Making my way through The 100 Thing Challenge, I find there is one thing I love to purchase no matter where I go: Books. When I visited family in San Francisco, I didn’t buy tons of clothes or souvenirs, I bought books. My cousin even apologized for taking me to a bookstore where I spent most of my vacation money. I’m not sure what it is about books, but they’ve always been something I’m eager to dive into. I think this stems from my childhood of being a bookworm, and admiring Belle from Beauty in the Beast. Unfortunately, what this has led to is too many books and no library to store them in. My bookshelves are full and it seems whenever I relocate, I always find boxes dedicated to my book collection. Since taking on The 100 Thing Challenge, I decided this had to come to an end, not only for future moves but also for my back after carrying boxes of books.
Going through each book shelf in my house, here’s what I’ve uncovered:
Fashion books: 8
Craft books: 14
Art books: 4
Travel books: 8
Writing books: 3
Hollywood books: 3
Costume History books: 3
History books: 1
Theatre books: 3
Children’s books: 3
Star Wars and Science Fiction books: Too many
Although I have not provided a specific number of Star Wars books, my first realization is that this puts me well above the 50 limit that I set for myself previously. I also decided not to group any books because it doesn’t help me eliminate books I don’t need anymore. Allowing myself to group books would only let me keep my books instead of going through them and giving away what I don’t need.
There are some books I’ve fallen in love with over the years, but I’ve come to realize that I don’t have a reason for keeping them. Once I’ve read them, is there a purpose to keeping them? Do I need to have them? My writing books I’ve re-read and I know I want to keep the Hollywood, filmmaking, and screenplays because I’ve had a strong interest in pursuing this field, but what I’ve determined I don’t need anymore are my costuming books. There are some costuming books that relate to indigenous and ethnic clothing, something I plan on incorporating in my career, so I’ve kept those books. However, all of my costume history and crafts books I don’t necessarily need anymore. I was planning on taking them to my local used bookstore until a post on my Instagram feed popped up with a new local art gallery looking for art-related books to create an art library:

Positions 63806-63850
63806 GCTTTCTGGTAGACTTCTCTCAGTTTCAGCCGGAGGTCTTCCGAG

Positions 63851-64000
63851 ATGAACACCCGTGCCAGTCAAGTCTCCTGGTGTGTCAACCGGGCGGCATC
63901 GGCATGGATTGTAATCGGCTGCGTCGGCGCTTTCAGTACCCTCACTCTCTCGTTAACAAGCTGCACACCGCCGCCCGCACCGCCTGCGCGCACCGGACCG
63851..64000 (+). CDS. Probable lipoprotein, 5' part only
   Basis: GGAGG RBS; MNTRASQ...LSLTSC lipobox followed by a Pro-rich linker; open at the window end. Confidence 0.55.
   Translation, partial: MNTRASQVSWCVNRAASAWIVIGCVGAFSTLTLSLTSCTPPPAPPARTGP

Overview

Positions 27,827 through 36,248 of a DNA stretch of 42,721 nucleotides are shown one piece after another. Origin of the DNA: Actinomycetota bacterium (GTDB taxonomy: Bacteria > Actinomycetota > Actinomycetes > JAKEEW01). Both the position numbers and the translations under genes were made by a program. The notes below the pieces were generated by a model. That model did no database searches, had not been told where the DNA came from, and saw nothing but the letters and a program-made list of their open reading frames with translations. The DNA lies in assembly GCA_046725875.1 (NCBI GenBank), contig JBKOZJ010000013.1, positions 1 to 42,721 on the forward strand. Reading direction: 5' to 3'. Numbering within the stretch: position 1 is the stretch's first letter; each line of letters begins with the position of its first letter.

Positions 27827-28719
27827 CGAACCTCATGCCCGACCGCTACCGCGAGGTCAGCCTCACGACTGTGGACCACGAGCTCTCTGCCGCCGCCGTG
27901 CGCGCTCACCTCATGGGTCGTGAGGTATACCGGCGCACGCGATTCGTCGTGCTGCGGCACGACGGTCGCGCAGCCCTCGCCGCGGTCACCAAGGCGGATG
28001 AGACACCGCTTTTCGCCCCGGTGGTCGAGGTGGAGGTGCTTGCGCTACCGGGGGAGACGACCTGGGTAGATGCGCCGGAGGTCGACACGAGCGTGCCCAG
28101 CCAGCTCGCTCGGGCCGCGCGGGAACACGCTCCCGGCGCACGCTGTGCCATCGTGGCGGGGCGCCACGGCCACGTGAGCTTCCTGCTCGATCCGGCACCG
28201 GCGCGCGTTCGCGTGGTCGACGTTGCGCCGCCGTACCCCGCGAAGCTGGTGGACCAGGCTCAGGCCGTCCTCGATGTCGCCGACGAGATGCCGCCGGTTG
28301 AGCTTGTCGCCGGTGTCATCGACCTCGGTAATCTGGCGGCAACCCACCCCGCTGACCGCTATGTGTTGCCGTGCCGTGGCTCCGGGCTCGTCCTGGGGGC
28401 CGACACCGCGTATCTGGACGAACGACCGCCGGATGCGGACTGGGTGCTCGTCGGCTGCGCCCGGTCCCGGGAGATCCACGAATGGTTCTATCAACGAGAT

We've just firmed up the acquisition of our extra space! We will be working on several ideas, one being a library of art books and a sitting room to read and perhaps view art films. If you have unwanted art books, just drop them off at the gallery. Thanks in advance! #artworkscedarcity #artbook #coffeetablebooks #arthistory #artistbiography #read #library #ironcountytoday #visitcedarcity
My questions about where to take these books were answered! I went through each craft and art-related book thoroughly, asking myself: “How much do I really need this? When will I use it again?” If the answer was: “Never,” I knew which pile that book would go in. Getting rid of books with craft projects I knew I would never take on felt freeing and liberating. I no longer felt obligated to keep craft books if my mentality was, “I’ll get to this someday.” Someday is usually never.
As I piled other books in a box for my local used bookstore, my Star Wars books came into question. I loved Star Wars as an adolescent and still admire it as an adult, but would I really read these books in future? What purpose do they serve me? As I mulled over the questions in my mind, my mom made a great suggestion: sell the books on Amazon. As a graduate student looking for opportunities to make extra money, I think this may be the best decision yet! I may see if some are collector’s items, but my guess is probably not.
What my collection of books has made me think more about is how do you stop yourself from collecting something you like, whether that’s Star Wars memorabilia or stuffed animals of a favorite cartoon character? Not telling people I admire something would be hard to do, and I’ve written about it my blogs, so that would be hard to avoid now. Collecting these items over the years, I understand the nostalgia attached to them and the excitement of finding another Tigger toy or Hello Kitty doll or Star Wars adventure book. But, the moment is fleeting and only short-lived. Did I cling to these items for so long as a sense of hope? I’m not sure what kind of hope I thought I would receive, but now it seems this is a false sense of hope that I’ve placed on inanimate objects. It’s time I start looking for hope in other places.
How do you stop yourself from collecting too much? How do you minimize what you own for your hobbies?